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Two out of 10 people down with Covid Delta variant in Bengal

Public health experts say this shows there’s no room for complacency and one should not drop their guard

Subhajoy Roy | Published 15.01.22, 10:28 AM
Shoppers in Burrabazar on Friday morning.

Shoppers in Burrabazar on Friday morning.

Picture by Bishwarup Dutta

Two in every 10 people in Bengal are still getting infected by the Delta variant of the novel coronavirus, the genome sequencing reports of the swab samples of several Covid positive persons have shown. Public health experts said this showed there was no room for complacency and one should not drop their guard.

The high number of delta variant presence in the genome sequencing could be the reason why many Kolkatans are still suffering from prolonged fever, cough, loss of smell and taste and shortness of breath. 

The Telegraph reported on Thursday that the Omicron variant of the virus was found in 77.2 per cent of 1,499 swab samples that underwent genome sequencing till January 2.

The Delta variant was found in the rest — 22.8 per cent — of the samples, according to the state health department. Genome sequencing is done to ascertain what variant of virus had  infected the person.

“This data shows that more than one-fifth of people in our state are still getting infected by the Delta variant. This reinforces what many doctors and public health experts have been saying — there is no reason to take things lightly,” said Abhijit Chowdhury, a public health expert and member of the Covid task force of the Bengal government.

“In absolute numbers, this means that a large number of people could still develop severe disease and need hospital care. Stay away from crowded places, wear a mask and get vaccinated against Covid.”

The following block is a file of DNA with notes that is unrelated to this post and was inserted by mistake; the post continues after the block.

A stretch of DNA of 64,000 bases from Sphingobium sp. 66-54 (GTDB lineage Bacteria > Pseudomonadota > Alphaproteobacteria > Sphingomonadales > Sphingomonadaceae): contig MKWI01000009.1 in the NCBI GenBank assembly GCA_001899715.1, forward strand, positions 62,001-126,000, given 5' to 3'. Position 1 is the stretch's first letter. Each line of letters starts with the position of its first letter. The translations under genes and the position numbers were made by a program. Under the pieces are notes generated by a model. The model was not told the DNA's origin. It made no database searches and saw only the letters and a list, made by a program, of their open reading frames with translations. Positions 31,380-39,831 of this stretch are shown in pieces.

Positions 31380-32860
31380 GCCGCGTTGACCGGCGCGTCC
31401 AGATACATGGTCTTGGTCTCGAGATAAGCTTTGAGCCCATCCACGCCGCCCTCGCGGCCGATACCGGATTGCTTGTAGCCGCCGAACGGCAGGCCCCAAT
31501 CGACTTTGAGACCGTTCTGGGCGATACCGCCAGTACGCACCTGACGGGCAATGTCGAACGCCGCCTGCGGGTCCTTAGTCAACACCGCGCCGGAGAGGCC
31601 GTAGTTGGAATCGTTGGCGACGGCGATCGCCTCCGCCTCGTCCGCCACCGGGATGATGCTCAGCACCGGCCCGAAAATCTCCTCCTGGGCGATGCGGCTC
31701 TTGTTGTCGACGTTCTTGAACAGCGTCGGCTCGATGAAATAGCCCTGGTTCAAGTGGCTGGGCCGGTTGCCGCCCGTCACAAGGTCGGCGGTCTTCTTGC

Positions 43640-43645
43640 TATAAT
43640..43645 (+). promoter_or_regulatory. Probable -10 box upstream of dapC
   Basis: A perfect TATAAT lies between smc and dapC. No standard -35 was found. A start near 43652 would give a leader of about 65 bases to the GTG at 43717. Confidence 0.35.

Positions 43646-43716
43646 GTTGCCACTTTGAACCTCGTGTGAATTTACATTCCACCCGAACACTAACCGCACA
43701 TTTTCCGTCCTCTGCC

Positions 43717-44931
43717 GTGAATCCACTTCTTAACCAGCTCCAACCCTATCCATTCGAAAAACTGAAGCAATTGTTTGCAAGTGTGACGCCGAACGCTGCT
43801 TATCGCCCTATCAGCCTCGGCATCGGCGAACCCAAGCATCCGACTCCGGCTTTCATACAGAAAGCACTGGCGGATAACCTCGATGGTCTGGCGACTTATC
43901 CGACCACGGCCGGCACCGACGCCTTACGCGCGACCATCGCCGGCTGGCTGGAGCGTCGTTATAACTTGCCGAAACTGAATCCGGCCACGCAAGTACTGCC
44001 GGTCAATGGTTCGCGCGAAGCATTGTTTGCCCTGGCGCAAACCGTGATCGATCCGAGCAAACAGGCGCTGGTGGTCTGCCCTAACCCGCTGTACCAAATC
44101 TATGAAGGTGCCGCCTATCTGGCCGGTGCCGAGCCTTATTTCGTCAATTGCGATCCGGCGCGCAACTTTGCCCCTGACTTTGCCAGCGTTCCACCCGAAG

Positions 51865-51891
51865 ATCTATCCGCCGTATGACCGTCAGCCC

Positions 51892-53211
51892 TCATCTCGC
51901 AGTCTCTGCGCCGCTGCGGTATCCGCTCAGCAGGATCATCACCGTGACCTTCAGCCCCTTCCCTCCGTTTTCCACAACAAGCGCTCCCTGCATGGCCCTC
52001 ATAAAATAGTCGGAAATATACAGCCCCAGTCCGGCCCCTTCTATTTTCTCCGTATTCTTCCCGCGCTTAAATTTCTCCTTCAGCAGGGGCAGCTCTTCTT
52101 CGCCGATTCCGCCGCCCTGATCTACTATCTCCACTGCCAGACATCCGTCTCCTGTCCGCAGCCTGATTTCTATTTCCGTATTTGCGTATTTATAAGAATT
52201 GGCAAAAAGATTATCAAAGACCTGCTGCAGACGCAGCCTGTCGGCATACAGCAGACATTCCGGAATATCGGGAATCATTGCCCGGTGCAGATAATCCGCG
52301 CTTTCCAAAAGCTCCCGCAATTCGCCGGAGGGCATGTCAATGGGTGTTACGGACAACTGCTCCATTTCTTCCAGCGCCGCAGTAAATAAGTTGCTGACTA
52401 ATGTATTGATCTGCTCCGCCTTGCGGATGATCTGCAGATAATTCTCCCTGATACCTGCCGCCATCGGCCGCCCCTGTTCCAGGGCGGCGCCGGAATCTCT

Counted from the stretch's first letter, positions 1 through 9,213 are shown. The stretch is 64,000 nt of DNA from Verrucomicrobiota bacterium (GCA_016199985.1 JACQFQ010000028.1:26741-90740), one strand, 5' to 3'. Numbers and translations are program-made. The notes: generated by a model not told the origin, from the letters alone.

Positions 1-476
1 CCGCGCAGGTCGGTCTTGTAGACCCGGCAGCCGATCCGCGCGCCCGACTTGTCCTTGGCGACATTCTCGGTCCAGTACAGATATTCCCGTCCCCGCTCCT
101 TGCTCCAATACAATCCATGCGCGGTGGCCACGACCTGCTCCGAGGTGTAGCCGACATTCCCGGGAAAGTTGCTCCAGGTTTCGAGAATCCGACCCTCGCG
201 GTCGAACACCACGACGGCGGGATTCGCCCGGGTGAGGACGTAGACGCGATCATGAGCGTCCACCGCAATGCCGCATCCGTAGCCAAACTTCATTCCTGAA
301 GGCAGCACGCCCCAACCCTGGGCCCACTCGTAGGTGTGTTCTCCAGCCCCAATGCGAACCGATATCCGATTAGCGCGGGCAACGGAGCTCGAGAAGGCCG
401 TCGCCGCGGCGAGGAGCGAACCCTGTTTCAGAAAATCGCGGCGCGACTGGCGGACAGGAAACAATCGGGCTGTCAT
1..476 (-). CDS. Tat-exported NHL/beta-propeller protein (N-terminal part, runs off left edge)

The current surge in daily new infections is because of the omicron variant that is spreading very fast, many doctors assume. The symptoms that have been noticed in an overwhelming majority of people getting infected in the current surge are runny nose, bodyache, headache and short-span fever.

The infection in the third wave is affecting the upper respiratory tract unlike the previous two waves when the impact was on the lower respiratory tract, said Sauren Panja, a critical care specialist at the Rabindranath Tagore International Institute of Cardiac Sciences (RTIICS).

The symptoms that were common during the second wave and that doctors associated with the delta variant were loss of smell and taste, shortness of breath and drop in oxygen levels.

A 67-year-old resident of Sovabazar in north Kolkata had to be hospitalised on Tuesday when his oxygen saturation dropped to 84. The man had breathlessness, cough and vomiting. A woman in her 40s had high fever for five days when her doctor advised blood tests like D-dimer and CRP — tests advised to many patients during the earlier waves — on Thursday. She told her doctor she was so weak that she was finding it difficult to even walk to the washroom.

Hospitals, too, have admitted patients in the last 10-12 days, a number of whom are requiring oxygen support and critical care.

At Peerless Hospital, 19 of 79 Covid patients admitted were requiring oxygen support. Eight of the patients were in the critical care unit (CCU).

Sudipta Mitra, the chief executive officer of the hospital and also a doctor who is treating Covid patients, said that most patients requiring oxygen support had symptoms like loss of smell and taste and shortness of breath.

Fortis Hospital had 31 patients admitted in the CCU. RTIICS had 43 of 98 Covid patients admitted in the hospital in the CCU. The three units of AMRI Hospitals together had 117 patients in the CCU, 77 of them requiring oxygen support.

Last updated on 15.01.22, 02:50 PM

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